Federal Panel Recommends Against Use of Ivermectin to Treat COVID-19

By Jack Phillips
Jack Phillips
Jack Phillips
Breaking News Reporter
Jack Phillips is a breaking news reporter at The Epoch Times based in New York.
May 2, 2022 Updated: May 3, 2022

For the first time, a federal health panel has recommended against the use of ivermectin for the treatment of COVID-19, despite reports that it’s successfully been used to treat the illness.

In a statement published last week, the National Institute of Health’s COVID-19 Treatment Guidelines Panel said that as the “safety and efficacy of ivermectin for the prevention and treatment of COVID-19 have been evaluated in clinical trials and observational cohorts,” it “recommends against the use of ivermectin for the treatment of COVID-19, except in clinical trials.”

Ivermectin, which is generally well-tolerated and has mild side effects, was primarily developed to treat several tropical diseases and parasites, including onchocerciasis, helminthiases, and scabies. But since the start of the pandemic, some COVID-19 patients said they saw positive results after taking the drug. Meanwhile, a Japanese study published in January suggests the drug has an antiviral effect against the Omicron variant, although another clinical, peer-reviewed study found the medication “did not prevent” severe instances of COVID-19.

The COVID-19 Treatment Guidelines Panel said it doesn’t recommend ivermectin after evaluating the “results of several randomized trials and retrospective cohort studies” among COVID-19 patients.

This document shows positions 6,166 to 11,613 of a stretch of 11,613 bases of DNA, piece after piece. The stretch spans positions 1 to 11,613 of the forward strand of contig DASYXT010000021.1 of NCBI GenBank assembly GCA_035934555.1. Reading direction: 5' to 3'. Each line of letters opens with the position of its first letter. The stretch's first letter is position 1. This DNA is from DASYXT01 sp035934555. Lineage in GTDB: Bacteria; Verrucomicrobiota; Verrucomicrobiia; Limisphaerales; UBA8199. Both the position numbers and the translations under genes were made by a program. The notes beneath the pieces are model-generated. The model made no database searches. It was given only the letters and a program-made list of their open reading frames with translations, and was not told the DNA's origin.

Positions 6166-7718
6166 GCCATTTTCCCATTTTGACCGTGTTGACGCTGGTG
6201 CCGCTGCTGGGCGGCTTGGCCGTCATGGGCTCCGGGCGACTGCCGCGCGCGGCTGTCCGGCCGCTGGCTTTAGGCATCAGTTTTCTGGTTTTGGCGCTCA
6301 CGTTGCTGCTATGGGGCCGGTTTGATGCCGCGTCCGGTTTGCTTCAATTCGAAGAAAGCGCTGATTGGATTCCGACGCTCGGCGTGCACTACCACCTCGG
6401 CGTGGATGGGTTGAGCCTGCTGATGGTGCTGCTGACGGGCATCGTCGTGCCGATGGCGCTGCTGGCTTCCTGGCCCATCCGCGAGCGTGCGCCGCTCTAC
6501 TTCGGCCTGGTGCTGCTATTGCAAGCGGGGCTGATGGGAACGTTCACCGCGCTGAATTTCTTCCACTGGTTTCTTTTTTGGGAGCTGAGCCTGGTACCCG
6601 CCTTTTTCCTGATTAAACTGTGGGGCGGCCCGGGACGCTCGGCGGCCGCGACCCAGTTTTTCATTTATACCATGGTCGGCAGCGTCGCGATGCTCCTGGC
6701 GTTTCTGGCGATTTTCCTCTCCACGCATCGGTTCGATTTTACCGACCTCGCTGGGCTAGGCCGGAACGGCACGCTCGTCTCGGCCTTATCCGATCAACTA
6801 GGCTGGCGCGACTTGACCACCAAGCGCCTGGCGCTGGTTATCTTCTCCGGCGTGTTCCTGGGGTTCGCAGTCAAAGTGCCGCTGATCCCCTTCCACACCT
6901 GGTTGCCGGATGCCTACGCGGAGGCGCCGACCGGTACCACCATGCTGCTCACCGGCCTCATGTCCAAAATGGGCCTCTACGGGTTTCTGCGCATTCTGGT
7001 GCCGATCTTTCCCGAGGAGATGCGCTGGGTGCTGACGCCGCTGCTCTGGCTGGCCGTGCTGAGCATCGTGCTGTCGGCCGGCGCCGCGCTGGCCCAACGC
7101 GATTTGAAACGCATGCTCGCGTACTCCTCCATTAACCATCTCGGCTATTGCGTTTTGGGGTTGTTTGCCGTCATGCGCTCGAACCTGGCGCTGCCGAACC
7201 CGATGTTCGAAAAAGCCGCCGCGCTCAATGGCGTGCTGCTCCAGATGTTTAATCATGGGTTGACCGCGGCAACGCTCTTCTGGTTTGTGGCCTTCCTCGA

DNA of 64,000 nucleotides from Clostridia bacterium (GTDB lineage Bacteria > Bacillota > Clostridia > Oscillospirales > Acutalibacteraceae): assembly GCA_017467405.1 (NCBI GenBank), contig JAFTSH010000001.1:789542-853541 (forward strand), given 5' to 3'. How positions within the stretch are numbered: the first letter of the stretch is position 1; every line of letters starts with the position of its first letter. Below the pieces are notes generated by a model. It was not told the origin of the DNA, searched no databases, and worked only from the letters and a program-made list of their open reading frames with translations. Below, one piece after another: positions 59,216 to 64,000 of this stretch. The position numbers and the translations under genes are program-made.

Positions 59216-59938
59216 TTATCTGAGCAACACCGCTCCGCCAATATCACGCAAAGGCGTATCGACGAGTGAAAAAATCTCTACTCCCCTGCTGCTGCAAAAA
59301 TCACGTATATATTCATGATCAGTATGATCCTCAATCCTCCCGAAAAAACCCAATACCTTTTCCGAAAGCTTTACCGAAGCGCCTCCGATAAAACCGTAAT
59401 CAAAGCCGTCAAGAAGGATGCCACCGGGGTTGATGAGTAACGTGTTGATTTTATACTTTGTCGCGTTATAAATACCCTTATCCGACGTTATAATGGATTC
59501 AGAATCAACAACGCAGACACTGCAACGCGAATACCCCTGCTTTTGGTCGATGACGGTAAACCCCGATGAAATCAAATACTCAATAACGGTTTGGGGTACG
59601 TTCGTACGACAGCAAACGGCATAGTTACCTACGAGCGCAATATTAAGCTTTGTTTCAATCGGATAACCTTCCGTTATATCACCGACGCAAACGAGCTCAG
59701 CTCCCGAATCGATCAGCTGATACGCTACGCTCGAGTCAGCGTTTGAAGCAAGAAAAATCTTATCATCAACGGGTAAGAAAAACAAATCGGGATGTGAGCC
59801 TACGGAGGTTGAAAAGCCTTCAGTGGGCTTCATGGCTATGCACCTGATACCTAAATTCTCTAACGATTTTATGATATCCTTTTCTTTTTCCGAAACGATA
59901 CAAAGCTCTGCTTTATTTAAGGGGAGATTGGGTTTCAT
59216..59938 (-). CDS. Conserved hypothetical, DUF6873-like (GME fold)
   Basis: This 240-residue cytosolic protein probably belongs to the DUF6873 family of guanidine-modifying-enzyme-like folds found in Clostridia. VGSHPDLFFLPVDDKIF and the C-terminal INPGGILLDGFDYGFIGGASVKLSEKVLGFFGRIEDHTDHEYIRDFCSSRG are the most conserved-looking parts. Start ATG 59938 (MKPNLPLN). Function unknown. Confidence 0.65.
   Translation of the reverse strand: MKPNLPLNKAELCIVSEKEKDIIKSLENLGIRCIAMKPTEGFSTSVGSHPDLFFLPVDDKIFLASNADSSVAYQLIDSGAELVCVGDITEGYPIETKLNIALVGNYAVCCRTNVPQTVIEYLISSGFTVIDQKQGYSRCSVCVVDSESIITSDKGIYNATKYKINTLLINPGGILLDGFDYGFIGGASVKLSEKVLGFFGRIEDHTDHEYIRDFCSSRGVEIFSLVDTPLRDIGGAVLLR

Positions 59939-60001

“Most of these studies, especially studies completed earlier in the pandemic,” according to the board, “had incomplete information and significant methodological limitations, which made excluding common causes of bias difficult. Many of these studies have not been peer-reviewed, and some have now been retracted.”

Meanwhile, the panel said there are several drugs that “now have demonstrated clinical benefit for the treatment of COVID-19,” further rendering ivermectin—which is a relatively inexpensive drug—unnecessary.

Over the course of the pandemic, a number of mainstream news outlets described the drug as a “horse dewormer,” despite its decades-long usage among people to treat parasites and other tropical diseases. The Food and Drug Administration (FDA) also courted controversy with a Twitter post last year that used similar language, amid reports that some people were using the livestock version of the drug.

Despite the federal government’s recommendations against the drug, some states have approved legislation allowing its usage. In March, the New Hampshire Legislature passed a bill allowing its purchase without a prescription. Similar measures are being considered in Alaska, Arizona, Missouri, Oklahoma, and Indiana.

“House Republicans sent a clear message today that we support expanding options for the treatment of COVID,” state Rep. Leah Cushman, a Republican, told The Epoch Times at the time.

Jack Phillips
Breaking News Reporter
Jack Phillips is a breaking news reporter at The Epoch Times based in New York.